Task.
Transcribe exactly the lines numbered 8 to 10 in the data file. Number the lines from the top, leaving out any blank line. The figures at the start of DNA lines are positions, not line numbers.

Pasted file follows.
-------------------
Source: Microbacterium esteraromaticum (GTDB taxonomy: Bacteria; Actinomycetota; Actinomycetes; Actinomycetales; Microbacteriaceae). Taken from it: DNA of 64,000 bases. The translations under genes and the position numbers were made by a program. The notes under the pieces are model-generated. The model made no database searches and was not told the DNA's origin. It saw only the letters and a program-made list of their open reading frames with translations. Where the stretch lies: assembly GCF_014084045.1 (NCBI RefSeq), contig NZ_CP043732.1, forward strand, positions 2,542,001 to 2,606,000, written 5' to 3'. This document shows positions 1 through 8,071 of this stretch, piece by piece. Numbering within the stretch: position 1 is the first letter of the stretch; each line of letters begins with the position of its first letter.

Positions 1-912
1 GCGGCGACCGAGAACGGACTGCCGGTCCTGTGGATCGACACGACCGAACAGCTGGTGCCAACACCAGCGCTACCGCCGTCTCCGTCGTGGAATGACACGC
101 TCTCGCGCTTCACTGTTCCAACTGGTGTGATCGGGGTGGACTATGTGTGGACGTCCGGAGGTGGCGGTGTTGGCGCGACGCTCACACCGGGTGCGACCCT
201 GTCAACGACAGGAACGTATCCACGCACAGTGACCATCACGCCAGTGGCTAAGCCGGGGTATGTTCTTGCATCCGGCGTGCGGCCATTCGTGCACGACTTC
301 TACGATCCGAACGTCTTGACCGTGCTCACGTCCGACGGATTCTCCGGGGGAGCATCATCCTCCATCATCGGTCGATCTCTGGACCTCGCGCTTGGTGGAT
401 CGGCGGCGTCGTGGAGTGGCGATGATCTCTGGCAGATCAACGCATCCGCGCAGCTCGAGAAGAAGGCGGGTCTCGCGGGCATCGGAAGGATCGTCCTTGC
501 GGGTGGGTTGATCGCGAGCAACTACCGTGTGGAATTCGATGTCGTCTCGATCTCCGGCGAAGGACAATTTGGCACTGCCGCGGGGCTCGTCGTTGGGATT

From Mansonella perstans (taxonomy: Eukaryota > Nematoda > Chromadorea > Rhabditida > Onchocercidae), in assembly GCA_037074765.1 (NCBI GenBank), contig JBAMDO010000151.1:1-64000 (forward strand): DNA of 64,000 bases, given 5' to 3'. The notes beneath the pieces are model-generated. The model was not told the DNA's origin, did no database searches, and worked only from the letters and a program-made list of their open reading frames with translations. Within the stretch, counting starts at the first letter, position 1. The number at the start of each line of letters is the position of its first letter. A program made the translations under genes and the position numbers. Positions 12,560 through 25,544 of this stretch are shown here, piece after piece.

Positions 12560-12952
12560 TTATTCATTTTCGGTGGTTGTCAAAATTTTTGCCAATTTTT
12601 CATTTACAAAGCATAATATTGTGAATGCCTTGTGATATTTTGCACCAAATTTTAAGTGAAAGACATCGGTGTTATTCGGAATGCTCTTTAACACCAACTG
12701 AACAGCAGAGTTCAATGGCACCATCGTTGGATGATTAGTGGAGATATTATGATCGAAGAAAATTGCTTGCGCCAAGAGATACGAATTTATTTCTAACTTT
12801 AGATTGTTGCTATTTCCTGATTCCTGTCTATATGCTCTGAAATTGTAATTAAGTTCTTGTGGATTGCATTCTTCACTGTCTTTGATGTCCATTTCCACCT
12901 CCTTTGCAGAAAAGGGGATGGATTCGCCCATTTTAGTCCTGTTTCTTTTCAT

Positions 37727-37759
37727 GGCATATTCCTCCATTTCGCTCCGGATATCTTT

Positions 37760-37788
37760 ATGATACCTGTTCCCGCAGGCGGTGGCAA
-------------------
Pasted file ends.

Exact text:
501 GGGTGGGTTGATCGCGAGCAACTACCGTGTGGAATTCGATGTCGTCTCGATCTCCGGCGAAGGACAATTTGGCACTGCCGCGGGGCTCGTCGTTGGGATT

From Mansonella perstans (taxonomy: Eukaryota > Nematoda > Chromadorea > Rhabditida > Onchocercidae), in assembly GCA_037074765.1 (NCBI GenBank), contig JBAMDO010000151.1:1-64000 (forward strand): DNA of 64,000 bases, given 5' to 3'. The notes beneath the pieces are model-generated. The model was not told the DNA's origin, did no database searches, and worked only from the letters and a program-made list of their open reading frames with translations. Within the stretch, counting starts at the first letter, position 1. The number at the start of each line of letters is the position of its first letter. A program made the translations under genes and the position numbers. Positions 12,560 through 25,544 of this stretch are shown here, piece after piece.

Positions 12560-12952